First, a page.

And I couldn't stop unseeing it.
Maybe it's because I'm exhausted, not having slept well this past week, but this picture has affected me, viscerally. My daughter has been getting up in the middle of the night, shaken awake by a cold she's getting over, coughing, calling out for me. In those moments, I'm frustrated, sometimes even angry, just wishing that she'd sleep so I could sleep.
That image of Aylan, the waves falling over his cheeks, in one instant, has made me profoundly grateful of my first world problems, of the fact that I have a bed to sleep in soundly and safely, and mostly of the fact that my daughter is alive and well and capable of calling out for her mama.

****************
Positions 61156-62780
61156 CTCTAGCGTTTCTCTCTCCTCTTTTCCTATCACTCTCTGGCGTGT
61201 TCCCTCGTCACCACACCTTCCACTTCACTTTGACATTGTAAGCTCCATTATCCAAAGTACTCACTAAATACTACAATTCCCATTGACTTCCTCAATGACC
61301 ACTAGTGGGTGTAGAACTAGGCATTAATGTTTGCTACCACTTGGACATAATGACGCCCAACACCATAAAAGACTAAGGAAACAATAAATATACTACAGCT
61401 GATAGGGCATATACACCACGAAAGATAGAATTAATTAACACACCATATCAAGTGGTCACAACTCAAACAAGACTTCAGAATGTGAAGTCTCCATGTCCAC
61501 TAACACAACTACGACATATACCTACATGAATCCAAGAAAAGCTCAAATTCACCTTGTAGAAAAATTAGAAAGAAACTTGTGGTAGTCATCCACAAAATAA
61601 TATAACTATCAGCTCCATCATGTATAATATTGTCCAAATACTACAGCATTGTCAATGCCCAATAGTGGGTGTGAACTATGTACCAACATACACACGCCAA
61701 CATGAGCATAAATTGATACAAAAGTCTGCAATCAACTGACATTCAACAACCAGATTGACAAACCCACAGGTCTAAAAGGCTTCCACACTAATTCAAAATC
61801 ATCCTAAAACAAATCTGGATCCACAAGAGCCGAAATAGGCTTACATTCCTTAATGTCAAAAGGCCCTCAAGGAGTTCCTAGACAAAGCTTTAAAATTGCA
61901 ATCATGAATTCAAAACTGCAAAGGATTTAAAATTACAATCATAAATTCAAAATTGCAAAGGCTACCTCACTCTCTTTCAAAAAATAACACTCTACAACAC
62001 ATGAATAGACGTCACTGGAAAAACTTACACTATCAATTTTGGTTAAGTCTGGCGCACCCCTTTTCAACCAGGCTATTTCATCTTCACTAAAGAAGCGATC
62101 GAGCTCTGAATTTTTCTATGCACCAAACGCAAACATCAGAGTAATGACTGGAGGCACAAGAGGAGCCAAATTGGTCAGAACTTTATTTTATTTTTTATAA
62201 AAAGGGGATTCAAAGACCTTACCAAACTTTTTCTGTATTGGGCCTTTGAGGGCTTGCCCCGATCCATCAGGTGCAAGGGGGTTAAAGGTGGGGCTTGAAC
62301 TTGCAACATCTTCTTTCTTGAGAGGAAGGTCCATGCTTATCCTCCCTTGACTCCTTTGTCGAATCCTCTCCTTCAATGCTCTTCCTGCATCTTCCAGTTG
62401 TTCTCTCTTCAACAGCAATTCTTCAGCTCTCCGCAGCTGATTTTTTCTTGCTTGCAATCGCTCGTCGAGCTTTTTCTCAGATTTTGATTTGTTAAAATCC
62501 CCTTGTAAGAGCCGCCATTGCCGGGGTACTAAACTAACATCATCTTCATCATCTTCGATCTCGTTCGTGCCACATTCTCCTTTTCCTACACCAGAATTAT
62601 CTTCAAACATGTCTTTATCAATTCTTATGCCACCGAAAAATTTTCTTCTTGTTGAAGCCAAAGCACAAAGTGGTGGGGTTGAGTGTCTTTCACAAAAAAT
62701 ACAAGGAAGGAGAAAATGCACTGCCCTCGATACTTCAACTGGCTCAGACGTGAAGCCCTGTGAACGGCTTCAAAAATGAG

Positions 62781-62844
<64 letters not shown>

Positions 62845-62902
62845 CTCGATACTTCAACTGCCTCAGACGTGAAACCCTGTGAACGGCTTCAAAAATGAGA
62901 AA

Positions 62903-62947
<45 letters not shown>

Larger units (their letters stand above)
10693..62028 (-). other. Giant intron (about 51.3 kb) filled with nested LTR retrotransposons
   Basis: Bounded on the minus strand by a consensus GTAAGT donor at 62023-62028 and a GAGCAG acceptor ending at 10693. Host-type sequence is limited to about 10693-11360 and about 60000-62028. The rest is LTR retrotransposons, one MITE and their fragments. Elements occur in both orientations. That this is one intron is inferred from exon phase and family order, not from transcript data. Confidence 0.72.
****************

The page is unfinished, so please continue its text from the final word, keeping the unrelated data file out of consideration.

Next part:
I am sick to my stomach, and the tears just keep pooling.
It's as if birthing my daughter split me open. There is a fissure that exists, a permanent fracture that reaches to the blackest darkest corners of my very existence and understanding of the world around me. Seeing that little boy, just a year older than my own daughter, face down, dead - there are no words. Literally none. No poetry, no language, no lyric can define what grips me and reaches far beyond the barbed borders of fear and terror.
It is impossible to remain present, every single second of every day - I am human and I forget, but tonight, should my daughter call out to me, I will try to remember how very lucky we are.
|Image: Yante Ismail - UNHCR|